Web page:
In Alaska’s largest river delta, tundra that has been scorched by wildfire, is still emitting more methane than the rest of the landscape long after the flames died, scientists have found. The potent greenhouse gas can originate from decomposing carbon stored in permafrost for thousands of years. Its release could accelerate climate warming and lead to more frequent wildfires in the tundra, where blazes have been historically rare.
The new study, published in Environmental Research Letters, was conducted by a team of scientists working as part of NASA’s Arctic-Boreal Vulnerability Experiment (ABoVE), a large-scale study of environmental change in Alaska and Western Canada.
Researchers found that methane hot spots were roughly 29% more likely to occur in tundra that had been scorched by wildfire in the past 50 years compared to unburned areas. The correlation nearly tripled in areas where a fire burned to the edge of a lake, stream, or other standing-water body. The highest ratio of hot spots occurred in recently burned wetlands.
The researchers first observed the methane hot spots using NASA’s next-generation Airborne Visible/Infrared Imaging Spectrometer (AVIRIS-NG) in 2017. Mounted on the belly of a research plane, the instrument has an optical sensor that records the interaction of sunlight with molecules near the land surface and in the air, and it has been used to measure and monitor hazards ranging from oil spills to crop disease.
Roughly 2 million hot spots—defined as areas showing an excess of 3,000 parts per million of methane between the aircraft and the ground—were detected across some 11,583 square miles (30,000 square kilometers) of the Arctic landscape. Regionally, the number of hot spot detections in the Yukon-Kuskokwim Delta were anomalously high in 2018 surveys, but scientists didn’t know what was driving their formation.
Ice and fire
To help fill this gap, Elizabeth Yoseph, an intern at the time with the ABoVE campaign, focused on a methane-active region located in a wet and peaty area of the massive delta. Yoseph and the team used the AVIRIS-NG data to pinpoint hot spots across more than 687 square miles (1,780 square kilometers), then overlaid their findings on historical wildfire maps.
“What we uncovered is a very clear and strong relationship between fire history and the distribution of methane hot spots,” said Yoseph, lead author of the new study.
The connection arises from what happens when fire burns into the carbon-rich frozen soil—permafrost—that underlies the tundra. Permafrost sequesters carbon from the atmosphere and can store it for tens of thousands of years. But when it thaws and breaks down in wet areas, flourishing microbes feed on and convert that old carbon to methane gas. The saturated soils around lakes and wetlands are especially rich stocks of carbon because they contain large amounts of dead vegetation and animal matter.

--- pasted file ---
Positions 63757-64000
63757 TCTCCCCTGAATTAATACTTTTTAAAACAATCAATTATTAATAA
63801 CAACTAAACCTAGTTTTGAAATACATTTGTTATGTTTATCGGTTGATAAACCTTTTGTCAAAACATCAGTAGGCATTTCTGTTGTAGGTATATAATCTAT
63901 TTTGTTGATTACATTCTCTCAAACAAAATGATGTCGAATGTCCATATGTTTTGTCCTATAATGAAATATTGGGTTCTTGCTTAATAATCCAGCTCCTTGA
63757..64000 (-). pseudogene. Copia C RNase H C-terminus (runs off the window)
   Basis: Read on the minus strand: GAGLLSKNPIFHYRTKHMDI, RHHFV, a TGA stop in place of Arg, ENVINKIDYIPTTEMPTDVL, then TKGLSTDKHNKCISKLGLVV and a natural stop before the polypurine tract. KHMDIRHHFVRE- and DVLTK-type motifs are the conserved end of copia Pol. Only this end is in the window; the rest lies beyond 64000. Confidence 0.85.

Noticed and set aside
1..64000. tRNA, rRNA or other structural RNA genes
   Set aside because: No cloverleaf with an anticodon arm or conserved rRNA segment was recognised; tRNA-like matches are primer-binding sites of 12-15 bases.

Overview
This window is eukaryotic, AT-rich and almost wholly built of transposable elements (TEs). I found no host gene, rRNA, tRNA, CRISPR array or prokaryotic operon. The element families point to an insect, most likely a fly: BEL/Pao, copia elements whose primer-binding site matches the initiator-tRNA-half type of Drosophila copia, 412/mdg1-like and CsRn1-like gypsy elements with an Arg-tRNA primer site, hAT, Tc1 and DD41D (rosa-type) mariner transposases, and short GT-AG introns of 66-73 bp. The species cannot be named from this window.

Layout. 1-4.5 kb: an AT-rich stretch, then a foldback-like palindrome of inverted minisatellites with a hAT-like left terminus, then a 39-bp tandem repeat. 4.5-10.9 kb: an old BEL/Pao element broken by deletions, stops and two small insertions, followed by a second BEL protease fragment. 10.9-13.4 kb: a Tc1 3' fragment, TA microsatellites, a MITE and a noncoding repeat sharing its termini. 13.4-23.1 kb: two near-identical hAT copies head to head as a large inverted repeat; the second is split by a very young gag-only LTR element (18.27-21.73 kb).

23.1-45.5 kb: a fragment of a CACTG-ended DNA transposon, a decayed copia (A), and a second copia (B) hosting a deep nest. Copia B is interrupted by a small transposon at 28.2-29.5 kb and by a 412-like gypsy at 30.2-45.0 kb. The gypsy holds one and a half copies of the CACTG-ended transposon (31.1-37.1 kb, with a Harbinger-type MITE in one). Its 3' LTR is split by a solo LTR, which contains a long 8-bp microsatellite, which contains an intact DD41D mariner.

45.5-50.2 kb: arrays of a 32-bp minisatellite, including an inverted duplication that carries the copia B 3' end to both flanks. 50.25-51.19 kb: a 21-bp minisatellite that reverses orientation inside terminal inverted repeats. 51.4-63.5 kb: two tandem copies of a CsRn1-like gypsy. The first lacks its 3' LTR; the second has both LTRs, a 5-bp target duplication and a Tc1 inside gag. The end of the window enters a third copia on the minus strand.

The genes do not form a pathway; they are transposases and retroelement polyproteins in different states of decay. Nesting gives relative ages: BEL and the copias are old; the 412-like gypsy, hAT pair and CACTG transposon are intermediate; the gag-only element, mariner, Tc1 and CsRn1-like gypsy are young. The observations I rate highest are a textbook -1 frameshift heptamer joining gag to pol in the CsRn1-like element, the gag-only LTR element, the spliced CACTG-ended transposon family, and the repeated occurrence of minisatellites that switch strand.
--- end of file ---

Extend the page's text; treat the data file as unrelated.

“When fire burns into permafrost, there are catastrophic changes to the land surface that are different from a fire burning here in California, for example,” said Clayton Elder, co-author and scientist at NASA’s Jet Propulsion Laboratory in Southern California, which developed AVIRIS-NG. “It’s changing something that was frozen to thawed, and that has a cascading impact on that ecosystem long after the fire.”
Rare but increasing risk
Because of the cool marshes, low shrubs, and grasses, tundra wildfires are relatively rare compared to those in other environments, such as evergreen-filled forests. However, by some projections the fire risk in the Yukon-Kuskokwim Delta could quadruple by the end of the century due to warming conditions and increased lightning storms—the leading cause of tundra fires. Two of the largest tundra fires on record in Alaska occurred in 2022, burning more than 380 square miles (100,000 hectares) of primarily tundra landscapes.
More research is needed to understand how a future of increasing blazes at high latitudes could impact the global climate. Arctic permafrost holds an estimated 1,700 billion metric tons of carbon—roughly 51 times the amount of carbon the world released as fossil fuel emissions in 2019.
All that stored carbon also means that the carbon intensity of fire emissions from burning tundra is extremely high, said co-author Elizabeth Hoy, a fire researcher at NASA’s Goddard Space Flight Center in Greenbelt, Maryland.
“Tundra fires occur in areas that are remote and difficult to get to, and often can be understudied,” she noted. “Using satellites and airborne remote sensing is a really powerful way to better understand these phenomena.”
The scientists hope to continue exploring methane hot spots occurring throughout Alaska. Ground-based investigation is needed to better understand the links between fire, ice, and greenhouse gas emissions at the doorstep of the Arctic.
Elizabeth Yoseph et al, Tundra fire increases the likelihood of methane hotspot formation in the Yukon–Kuskokwim Delta, Alaska, USA, Environmental Research Letters (2023). DOI: 10.1088/1748-9326/acf50b
Flight-collected data links methane plumes to tundra fires in western Alaska (2023, November 1)
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